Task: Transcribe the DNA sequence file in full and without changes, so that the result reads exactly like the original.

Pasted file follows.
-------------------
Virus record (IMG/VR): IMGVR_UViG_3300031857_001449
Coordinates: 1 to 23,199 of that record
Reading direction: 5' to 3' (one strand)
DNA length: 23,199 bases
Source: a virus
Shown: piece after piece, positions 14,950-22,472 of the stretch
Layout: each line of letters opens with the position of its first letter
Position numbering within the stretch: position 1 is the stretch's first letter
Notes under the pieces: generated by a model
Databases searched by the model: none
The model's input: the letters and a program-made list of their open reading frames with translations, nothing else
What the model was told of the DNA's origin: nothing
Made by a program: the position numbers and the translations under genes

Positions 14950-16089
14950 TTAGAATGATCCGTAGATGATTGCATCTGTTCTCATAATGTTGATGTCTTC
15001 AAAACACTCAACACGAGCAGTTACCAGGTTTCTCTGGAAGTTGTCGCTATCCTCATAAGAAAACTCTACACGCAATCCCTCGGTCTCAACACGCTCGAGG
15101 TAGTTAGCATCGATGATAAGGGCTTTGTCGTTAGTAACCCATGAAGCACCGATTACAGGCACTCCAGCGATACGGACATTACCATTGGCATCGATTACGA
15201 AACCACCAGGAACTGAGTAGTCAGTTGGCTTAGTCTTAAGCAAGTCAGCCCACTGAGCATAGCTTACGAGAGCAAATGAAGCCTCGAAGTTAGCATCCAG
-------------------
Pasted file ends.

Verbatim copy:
Virus record (IMG/VR): IMGVR_UViG_3300031857_001449
Coordinates: 1 to 23,199 of that record
Reading direction: 5' to 3' (one strand)
DNA length: 23,199 bases
Source: a virus
Shown: piece after piece, positions 14,950-22,472 of the stretch
Layout: each line of letters opens with the position of its first letter
Position numbering within the stretch: position 1 is the stretch's first letter
Notes under the pieces: generated by a model
Databases searched by the model: none
The model's input: the letters and a program-made list of their open reading frames with translations, nothing else
What the model was told of the DNA's origin: nothing
Made by a program: the position numbers and the translations under genes

Positions 14950-16089
14950 TTAGAATGATCCGTAGATGATTGCATCTGTTCTCATAATGTTGATGTCTTC
15001 AAAACACTCAACACGAGCAGTTACCAGGTTTCTCTGGAAGTTGTCGCTATCCTCATAAGAAAACTCTACACGCAATCCCTCGGTCTCAACACGCTCGAGG
15101 TAGTTAGCATCGATGATAAGGGCTTTGTCGTTAGTAACCCATGAAGCACCGATTACAGGCACTCCAGCGATACGGACATTACCATTGGCATCGATTACGA
15201 AACCACCAGGAACTGAGTAGTCAGTTGGCTTAGTCTTAAGCAAGTCAGCCCACTGAGCATAGCTTACGAGAGCAAATGAAGCCTCGAAGTTAGCATCCAG